Sexuality and attraction are two different things

First, Yahoo! Shine abuses that little subject-verb agreement rule:


The subject of the verb (which should be go) is “sexuality and attraction” (which is plural).

Second and third, the article drops a word and capitalizes the word following a dash as if it were a period:


Finally, it misspells a word:


Whew. I’m exhausted.

Jessica Simpson’s phony Tony Romo

Toby? Toby? This has got to be a typo from Yahoo! Shine:


I’m no football fan. Or Jessica Simpson fan, for that matter. But even I know Jess’ boyfriend is Tony Romo.

And I know that to form the possessive of a proper noun ending in S, you just add an apostrophe.

Capping off election night

The Yahoo! front page can’t quite decide how to capitalize election night:


Which one is correct? Neither. Unlike Election Day, election night is a common noun and shouldn’t be capped.

Northeast undergoes monumental geographic change

In a startling revelation, Yahoo! Shine announces that the U.S. Northeast has undergone a monumental geographic shift:


The shift seems to be a result of a study linking autism to climate and environmental effects in three states. The states in the study? California, Oregon, and Washington:


How credible is any article that confuses the regions of the United States? What else did the writer get wrong?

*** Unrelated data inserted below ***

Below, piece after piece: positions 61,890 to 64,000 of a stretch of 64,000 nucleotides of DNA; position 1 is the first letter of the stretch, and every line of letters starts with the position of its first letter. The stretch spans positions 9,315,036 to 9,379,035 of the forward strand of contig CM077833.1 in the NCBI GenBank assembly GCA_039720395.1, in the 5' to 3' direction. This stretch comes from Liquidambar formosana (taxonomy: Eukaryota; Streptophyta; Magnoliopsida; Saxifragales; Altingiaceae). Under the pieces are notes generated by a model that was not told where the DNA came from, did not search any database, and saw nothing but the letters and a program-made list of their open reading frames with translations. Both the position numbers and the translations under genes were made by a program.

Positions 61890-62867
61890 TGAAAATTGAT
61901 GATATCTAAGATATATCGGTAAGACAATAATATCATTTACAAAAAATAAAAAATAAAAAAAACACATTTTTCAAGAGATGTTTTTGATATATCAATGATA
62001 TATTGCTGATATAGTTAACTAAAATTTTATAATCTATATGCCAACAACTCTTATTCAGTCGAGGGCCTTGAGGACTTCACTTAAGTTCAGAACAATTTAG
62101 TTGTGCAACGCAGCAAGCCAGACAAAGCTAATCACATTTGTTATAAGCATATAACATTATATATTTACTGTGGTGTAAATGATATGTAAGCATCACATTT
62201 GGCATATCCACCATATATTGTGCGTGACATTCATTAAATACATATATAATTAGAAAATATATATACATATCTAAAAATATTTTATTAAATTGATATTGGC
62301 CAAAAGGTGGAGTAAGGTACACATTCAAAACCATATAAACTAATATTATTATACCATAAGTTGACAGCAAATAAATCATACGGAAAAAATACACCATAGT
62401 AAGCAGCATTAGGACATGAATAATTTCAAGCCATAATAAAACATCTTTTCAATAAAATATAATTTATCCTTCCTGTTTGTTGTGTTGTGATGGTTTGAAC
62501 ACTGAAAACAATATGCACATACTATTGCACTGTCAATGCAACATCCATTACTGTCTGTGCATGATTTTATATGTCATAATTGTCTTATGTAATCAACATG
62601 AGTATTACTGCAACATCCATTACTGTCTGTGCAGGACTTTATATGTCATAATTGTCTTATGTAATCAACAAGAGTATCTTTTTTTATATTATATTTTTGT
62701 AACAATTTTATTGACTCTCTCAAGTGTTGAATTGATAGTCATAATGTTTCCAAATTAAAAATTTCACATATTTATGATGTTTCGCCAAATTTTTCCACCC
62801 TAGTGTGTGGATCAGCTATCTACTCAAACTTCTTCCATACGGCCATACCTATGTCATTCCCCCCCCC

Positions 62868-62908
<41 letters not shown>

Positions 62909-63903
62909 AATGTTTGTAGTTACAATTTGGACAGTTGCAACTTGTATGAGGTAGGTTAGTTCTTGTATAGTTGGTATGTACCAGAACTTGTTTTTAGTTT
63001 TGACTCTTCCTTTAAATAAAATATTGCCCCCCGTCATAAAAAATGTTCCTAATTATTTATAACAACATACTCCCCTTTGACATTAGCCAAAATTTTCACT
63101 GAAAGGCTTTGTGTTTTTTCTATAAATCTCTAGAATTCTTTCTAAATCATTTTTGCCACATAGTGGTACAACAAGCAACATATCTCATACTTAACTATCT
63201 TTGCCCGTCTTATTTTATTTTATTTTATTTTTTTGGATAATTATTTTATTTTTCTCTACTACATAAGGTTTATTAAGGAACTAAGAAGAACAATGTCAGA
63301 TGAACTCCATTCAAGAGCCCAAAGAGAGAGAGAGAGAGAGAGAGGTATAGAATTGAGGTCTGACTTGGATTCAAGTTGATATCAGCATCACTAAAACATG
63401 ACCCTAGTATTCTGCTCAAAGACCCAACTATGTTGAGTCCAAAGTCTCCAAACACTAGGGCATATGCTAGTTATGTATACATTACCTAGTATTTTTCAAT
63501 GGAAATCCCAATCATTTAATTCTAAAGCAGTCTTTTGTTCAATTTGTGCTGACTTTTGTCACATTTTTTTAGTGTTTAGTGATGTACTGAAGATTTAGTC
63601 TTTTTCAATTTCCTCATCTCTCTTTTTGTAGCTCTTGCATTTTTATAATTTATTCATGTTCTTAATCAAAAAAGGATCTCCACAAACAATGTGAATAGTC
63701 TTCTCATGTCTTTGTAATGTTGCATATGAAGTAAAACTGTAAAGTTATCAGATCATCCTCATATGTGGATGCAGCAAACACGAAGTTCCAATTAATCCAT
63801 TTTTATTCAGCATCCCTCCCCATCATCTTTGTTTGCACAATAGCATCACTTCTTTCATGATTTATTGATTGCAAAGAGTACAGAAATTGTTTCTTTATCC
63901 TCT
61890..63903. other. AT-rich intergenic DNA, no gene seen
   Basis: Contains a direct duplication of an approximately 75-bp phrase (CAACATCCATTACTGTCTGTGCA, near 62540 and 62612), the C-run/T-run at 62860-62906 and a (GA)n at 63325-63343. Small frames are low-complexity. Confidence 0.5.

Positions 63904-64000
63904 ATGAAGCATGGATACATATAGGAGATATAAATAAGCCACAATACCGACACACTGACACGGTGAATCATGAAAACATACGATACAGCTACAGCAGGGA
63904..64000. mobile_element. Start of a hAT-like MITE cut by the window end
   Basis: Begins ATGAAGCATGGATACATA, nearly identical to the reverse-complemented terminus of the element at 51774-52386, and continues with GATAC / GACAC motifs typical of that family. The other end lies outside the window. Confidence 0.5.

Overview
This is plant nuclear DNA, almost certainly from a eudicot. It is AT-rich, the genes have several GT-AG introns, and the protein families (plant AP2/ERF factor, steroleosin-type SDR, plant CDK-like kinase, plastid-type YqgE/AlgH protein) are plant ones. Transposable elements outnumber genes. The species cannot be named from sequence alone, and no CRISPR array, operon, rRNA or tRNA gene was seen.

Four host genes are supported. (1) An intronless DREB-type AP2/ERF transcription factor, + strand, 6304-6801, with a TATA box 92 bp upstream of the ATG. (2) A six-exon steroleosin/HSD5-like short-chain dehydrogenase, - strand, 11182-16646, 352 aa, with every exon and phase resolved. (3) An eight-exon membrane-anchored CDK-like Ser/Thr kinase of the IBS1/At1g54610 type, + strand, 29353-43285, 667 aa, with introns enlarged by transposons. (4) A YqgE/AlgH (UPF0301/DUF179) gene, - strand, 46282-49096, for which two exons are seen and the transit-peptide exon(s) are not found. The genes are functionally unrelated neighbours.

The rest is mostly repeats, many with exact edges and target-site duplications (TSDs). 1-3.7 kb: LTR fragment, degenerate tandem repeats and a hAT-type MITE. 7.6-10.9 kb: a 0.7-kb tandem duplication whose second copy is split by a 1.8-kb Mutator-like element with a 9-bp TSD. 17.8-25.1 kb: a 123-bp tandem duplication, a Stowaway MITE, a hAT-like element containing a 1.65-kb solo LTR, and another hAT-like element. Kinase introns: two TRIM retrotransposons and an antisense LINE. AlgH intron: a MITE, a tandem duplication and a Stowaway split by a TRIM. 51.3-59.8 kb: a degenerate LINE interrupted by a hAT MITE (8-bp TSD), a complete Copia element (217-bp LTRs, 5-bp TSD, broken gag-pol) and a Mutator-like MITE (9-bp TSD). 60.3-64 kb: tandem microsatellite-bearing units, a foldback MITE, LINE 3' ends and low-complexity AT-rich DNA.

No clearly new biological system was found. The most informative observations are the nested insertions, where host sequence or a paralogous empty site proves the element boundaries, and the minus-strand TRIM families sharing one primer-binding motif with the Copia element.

Just when I thought election day was over

It seems like I just can’t escape Election Day miscaps, not even when looking for a recipe on Yahoo! Food:


Is it Greenwich Mean Time?

Or just an average time? Ponder this from Yahoo! Shine and let me know what you think:


In the meantime, I’ll be consulting a dictionary.

Who are America’s most infamous politicians?

Joseph McCarthy? Richard Daley? Aaron Burr? Richard M. Nixon? According to an article on Yahoo! Shine, those dubious pols don’t make the list:


The most infamous politicians in the U.S. aren’t from the past. They’re at the top of the Democratic and Republican tickets: Sen. Obama, Sen. McCain, Sen. Biden, and Gov. Palin are those dastardly characters who bring shame on themselves and their country.

Of course, it’s possible the writer is wrong. Or that the writer believes that infamous and famous are synonyms—sort of like flammable and inflammable.

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